He made it back to the White House as Obama's first chief of staff, a position that put him smack in the middle of heavyweight legislative fights to respond to the Great Recession and the passage of the Affordable Care Act.
Emanuel then went on to serve two terms as Chicago's mayor. There, he was lauded for his infrastructure chops and advancements to the city's transportation system — including its airports, the Chicago Transit Authority and its biking system.
But for many, his work as mayor was overshadowed by his handling of the 2014 shooting death of McDonald. McDonald, 17, was shot 16 times by a white police officer. The dashcam video was released after Emanuel won re-election, sparking massive backlash and throngs of protests on the streets of Chicago. And many Chicagoans haven't forgotten Emanuel's 2013 decision to shutter 50 public schools, many in some of the poorest neighborhoods.
Emanuel has apologized for the shooting, and said he didn't see the dashcam video until it was publicly released.
"I own it. I take responsibility for what happened because it happened on my watch. If we're going to fix it. I want you to understand it's my responsibility with you. But if we're also going to begin the healing process, the first step in that journey is my step. And I'm sorry," Emanuel said before the City Council in December 2015.
Emanuel pitching big transportation plans for Illinois
Emanuel has kept busy trying to make his case that he belongs in the Biden Cabinet.
He's been calling members of the Illinois congressional delegation to get lawmakers to vouch for his credentials — and to offer up what he could do for his home state should he become Transportation secretary.
That's according to Rep. Danny Davis, who told Insider he will keep out of the matter and remain neutral, unlike some high-profile players in Illinois politics, like Senate Minority Whip Dick Durbin.
"I hear things in both ways," Davis said. "I hear people talking a great deal about awareness of the institution, of the work that he has done with three different presidents. He is intimately knowledgeable of the processes of making things happen."
"And of course others have taken other positions," added Davis, a 13-term lawmaker from Chicago. "I really don't have a position on whether or not he will be appointed and cabinet denied. I have spoken with him. And, you know, of course we've always had good conversations as long as I've known him, but I don't really have a position."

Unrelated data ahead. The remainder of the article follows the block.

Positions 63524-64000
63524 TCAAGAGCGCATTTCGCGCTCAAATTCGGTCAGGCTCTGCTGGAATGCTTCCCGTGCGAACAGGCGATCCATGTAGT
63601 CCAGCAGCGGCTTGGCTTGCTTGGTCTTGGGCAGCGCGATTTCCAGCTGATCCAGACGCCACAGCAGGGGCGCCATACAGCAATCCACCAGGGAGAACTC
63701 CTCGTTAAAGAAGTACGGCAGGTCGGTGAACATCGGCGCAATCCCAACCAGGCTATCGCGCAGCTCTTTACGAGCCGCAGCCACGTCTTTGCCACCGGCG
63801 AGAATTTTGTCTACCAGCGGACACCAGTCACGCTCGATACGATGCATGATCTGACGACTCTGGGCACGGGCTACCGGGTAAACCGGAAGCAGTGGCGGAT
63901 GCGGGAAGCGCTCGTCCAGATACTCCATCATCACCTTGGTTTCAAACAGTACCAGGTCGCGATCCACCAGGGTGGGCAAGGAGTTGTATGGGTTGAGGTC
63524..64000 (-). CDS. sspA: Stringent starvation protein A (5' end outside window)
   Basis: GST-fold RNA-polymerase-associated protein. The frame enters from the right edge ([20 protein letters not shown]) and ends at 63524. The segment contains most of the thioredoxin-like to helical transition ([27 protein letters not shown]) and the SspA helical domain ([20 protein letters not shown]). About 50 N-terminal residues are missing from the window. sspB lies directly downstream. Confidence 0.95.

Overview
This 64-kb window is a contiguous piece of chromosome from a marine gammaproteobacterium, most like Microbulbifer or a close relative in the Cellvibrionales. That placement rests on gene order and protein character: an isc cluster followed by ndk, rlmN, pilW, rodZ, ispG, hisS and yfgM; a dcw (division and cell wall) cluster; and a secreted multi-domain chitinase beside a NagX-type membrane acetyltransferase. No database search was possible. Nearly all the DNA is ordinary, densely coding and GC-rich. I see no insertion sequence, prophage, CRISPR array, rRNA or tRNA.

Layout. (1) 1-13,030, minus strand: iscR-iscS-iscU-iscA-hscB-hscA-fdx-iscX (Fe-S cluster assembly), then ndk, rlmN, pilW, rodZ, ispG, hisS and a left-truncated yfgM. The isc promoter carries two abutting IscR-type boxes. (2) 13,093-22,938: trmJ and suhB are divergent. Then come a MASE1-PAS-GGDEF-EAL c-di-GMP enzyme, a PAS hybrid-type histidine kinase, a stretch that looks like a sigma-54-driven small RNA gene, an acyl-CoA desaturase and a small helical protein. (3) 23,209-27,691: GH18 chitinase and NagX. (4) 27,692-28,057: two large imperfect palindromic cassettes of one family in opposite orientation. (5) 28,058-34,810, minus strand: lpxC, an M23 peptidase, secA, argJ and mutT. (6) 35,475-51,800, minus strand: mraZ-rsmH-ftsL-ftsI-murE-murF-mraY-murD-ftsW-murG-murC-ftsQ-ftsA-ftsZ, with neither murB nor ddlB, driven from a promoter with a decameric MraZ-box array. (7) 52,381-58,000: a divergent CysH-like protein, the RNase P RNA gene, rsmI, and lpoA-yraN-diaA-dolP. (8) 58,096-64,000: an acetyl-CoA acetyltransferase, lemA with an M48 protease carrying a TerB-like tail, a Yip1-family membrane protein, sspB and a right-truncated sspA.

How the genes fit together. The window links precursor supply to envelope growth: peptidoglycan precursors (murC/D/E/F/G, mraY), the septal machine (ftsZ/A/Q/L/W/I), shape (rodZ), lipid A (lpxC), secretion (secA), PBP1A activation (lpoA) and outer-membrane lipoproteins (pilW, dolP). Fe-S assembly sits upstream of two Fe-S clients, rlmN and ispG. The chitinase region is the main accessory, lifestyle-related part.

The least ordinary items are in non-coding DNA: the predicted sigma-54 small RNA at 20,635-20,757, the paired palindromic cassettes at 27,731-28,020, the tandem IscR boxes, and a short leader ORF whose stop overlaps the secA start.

Davis said Emanuel did not explicitly ask for his support but "expressed interest" in the transportation post.
"He also shared the attributes that he thought he would bring to the position and what his experiences could mean for the city of Chicago and some of the transportation that exists," Davis said.
Emanuel does, however, have the very public support of some high-ranking Illinoisans, including Durbin. The No. 2 Senate Democrat took to Chicago's WGN Radio airwaves on Tuesday to sing Emanuel's praises.
"Selfishly, the best thing that could happen to the state of Illinois is if Rahm Emanuel becomes secretary of transportation," said Durbin.
"We need help," the senator added. "We need investments in infrastructure, the jobs that they create and the businesses that can survive because of them, and he'd be in a prime position to be helpful to us. He wouldn't need an explanation of what the state needs or what the city needs. I'm supporting him."
Durbin said he has spoken to Emanuel several times, but added, "I don't know if he's in the running."
Lobbying is also coming from Republicans. Ray LaHood, a former Illinois GOP congressman who crossed the party aisle to be Obama's Transportation secretary, has also repeatedly vouched for Emanuel. LaHood told Politico this week that he has personally called Klain to express his support.
Emanuel is currently a senior advisor for Wall Street investment firm Centerview Partners, but he is based in Chicago. Since opting not to run for re-election in 2018, Emanuel has joined ABC as a political contributor and this year appeared on high-profile primetime broadcasts, including Election Night and the Democratic National Convention.
Asked whether he has been contacted by Biden's transition team, Emanuel on Friday declined to comment.